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Title Eating green : valuing the environmental impacts of dietary choices
Author Shephard, Courtney Marin
Department Department of Economics and Business
Institution Colorado College
Degree Type bachelor
Degree Name Bachelor of Arts
Type of Resource text
Digital Origin reformatted digital
Date Accepted 2009
Date Digitized 2009
Abstract Anthropocentric action is the dominant force behind accelerating environmental deterioration and climate change well above historical levels. Personal consumption habits are a significant contributor to rapid environmental devastation. The average diet of developed nations emphasizes animal protein consumption, particularly meat products from cattle, pigs, and chicken, as well as milk and eggs. The industrialized and highly concentrated primary crop and livestock production processes in the United States emit a large percentage of greenhouse gases, contribute to over-exploitation of increasingly scarce water resources, and erode soil. Environmental externalities, such as these, are not currently accounted in consumer prices for animal products. The effects of this market failure are multiplying as developing nations industrialize and begin to adopt the consumption habits of the developed nations. This thesis examines the impact of livestock production in the United States, beginning with crop production and processing for feed, and ending with slaughter and processing. The greenhouse gas emissions, water use, and soil erosion costs are identified, incorporated into current market prices in the form of a demand-side Pigouvian tax, and compared to current market prices. By assessing three significant environmental externalities and determining a conservative estimate of the respective costs of these externalities, this research demonstrates both the failure of the neoclassical market structure to account for the true price of livestock production, and the impact that personal dietary choices make on the global environment.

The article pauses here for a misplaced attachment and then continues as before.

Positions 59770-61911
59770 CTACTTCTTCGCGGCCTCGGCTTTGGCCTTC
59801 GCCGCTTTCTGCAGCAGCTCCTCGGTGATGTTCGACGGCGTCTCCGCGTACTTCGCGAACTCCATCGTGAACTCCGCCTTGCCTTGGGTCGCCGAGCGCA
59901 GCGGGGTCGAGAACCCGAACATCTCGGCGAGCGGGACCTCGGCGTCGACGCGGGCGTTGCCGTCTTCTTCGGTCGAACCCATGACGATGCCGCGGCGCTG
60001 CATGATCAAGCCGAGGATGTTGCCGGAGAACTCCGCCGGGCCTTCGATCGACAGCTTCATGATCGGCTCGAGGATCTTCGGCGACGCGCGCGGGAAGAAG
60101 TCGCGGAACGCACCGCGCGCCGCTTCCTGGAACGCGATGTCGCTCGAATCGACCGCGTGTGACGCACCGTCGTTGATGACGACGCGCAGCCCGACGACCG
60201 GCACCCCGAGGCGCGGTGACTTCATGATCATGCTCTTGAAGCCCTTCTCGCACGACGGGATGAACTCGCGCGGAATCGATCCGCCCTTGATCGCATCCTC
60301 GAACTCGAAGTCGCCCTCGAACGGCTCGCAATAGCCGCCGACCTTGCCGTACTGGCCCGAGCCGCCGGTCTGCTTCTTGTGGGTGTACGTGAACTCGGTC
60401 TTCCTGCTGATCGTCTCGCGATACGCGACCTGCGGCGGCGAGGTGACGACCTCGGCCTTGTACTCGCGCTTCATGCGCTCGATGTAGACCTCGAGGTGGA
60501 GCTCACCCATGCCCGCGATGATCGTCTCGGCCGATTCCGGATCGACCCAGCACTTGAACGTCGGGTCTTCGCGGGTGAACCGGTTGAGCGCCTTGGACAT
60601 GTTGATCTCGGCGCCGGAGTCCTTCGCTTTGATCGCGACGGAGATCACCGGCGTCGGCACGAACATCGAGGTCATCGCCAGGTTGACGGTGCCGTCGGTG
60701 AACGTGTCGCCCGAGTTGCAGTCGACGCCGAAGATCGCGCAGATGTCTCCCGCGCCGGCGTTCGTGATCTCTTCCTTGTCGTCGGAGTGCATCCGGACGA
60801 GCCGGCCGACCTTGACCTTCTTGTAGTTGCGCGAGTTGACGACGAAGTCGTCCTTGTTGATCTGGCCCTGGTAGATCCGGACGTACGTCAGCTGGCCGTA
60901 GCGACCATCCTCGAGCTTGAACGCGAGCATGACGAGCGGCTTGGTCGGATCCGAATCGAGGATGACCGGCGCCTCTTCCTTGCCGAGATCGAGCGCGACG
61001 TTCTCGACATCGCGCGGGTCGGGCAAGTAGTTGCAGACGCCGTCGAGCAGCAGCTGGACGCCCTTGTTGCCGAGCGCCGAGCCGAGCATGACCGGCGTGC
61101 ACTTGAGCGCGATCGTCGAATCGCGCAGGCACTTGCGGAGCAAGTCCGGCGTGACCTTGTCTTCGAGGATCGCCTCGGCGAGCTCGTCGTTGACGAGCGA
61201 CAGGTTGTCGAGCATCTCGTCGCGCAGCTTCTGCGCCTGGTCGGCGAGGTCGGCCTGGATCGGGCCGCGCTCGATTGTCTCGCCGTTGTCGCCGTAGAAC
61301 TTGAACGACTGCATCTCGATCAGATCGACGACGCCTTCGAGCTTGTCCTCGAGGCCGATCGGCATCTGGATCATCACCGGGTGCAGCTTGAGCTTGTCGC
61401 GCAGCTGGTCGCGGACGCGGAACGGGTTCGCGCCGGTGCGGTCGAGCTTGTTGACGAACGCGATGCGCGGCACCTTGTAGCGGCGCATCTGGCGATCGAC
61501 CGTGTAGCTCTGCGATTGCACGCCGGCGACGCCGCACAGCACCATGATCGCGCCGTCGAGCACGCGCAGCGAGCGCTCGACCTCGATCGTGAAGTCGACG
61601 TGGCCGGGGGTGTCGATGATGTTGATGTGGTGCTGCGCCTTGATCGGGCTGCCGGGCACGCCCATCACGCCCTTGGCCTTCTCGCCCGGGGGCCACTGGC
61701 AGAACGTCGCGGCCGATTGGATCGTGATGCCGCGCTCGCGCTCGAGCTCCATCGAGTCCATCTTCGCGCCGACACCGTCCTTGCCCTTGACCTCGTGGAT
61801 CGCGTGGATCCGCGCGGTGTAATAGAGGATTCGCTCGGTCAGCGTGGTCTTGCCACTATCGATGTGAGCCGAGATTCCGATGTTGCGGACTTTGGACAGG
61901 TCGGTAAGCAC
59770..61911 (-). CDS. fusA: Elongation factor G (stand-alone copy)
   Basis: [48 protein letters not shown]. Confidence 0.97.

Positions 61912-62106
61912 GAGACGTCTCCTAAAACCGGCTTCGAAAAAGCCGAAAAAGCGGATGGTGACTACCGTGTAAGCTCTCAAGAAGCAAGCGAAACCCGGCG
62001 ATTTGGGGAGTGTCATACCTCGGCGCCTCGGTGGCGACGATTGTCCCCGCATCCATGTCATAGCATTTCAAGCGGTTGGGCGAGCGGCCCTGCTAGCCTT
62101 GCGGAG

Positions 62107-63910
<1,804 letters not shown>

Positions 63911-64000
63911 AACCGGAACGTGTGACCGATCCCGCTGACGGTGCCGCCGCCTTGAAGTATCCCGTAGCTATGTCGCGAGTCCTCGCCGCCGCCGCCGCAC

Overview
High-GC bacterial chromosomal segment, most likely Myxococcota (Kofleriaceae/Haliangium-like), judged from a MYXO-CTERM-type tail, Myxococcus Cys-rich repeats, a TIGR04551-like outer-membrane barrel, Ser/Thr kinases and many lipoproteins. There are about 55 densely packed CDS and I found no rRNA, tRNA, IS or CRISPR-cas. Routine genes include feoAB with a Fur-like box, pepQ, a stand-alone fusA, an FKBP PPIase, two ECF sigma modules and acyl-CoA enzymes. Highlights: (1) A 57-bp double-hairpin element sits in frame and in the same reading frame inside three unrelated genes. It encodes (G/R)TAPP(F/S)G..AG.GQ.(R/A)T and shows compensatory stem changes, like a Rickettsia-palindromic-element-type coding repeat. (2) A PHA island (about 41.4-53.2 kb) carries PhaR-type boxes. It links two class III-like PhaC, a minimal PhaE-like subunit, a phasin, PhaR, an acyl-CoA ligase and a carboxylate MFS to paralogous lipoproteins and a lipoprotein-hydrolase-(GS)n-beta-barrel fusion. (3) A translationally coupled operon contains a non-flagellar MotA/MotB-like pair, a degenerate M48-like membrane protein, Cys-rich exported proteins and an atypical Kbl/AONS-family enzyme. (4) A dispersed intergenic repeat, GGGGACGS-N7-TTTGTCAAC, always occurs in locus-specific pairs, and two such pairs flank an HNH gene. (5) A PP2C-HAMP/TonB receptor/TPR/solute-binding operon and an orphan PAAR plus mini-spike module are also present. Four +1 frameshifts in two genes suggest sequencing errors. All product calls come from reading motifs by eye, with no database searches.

Keywords Environment
Diet
Agriculture
Rights Statement Copyright restrictions apply. Contact the author for permission to publish.
Extent 99 p. : ill. (some col.) ; 29 cm.
Note (thesis) Senior Thesis -- Colorado College
Note (bibliography) Bibliography : p. 95-99
Language eng
OCLC Identifier 436878533
Handle http://hdl.handle.net/10176/coccc:1358
 
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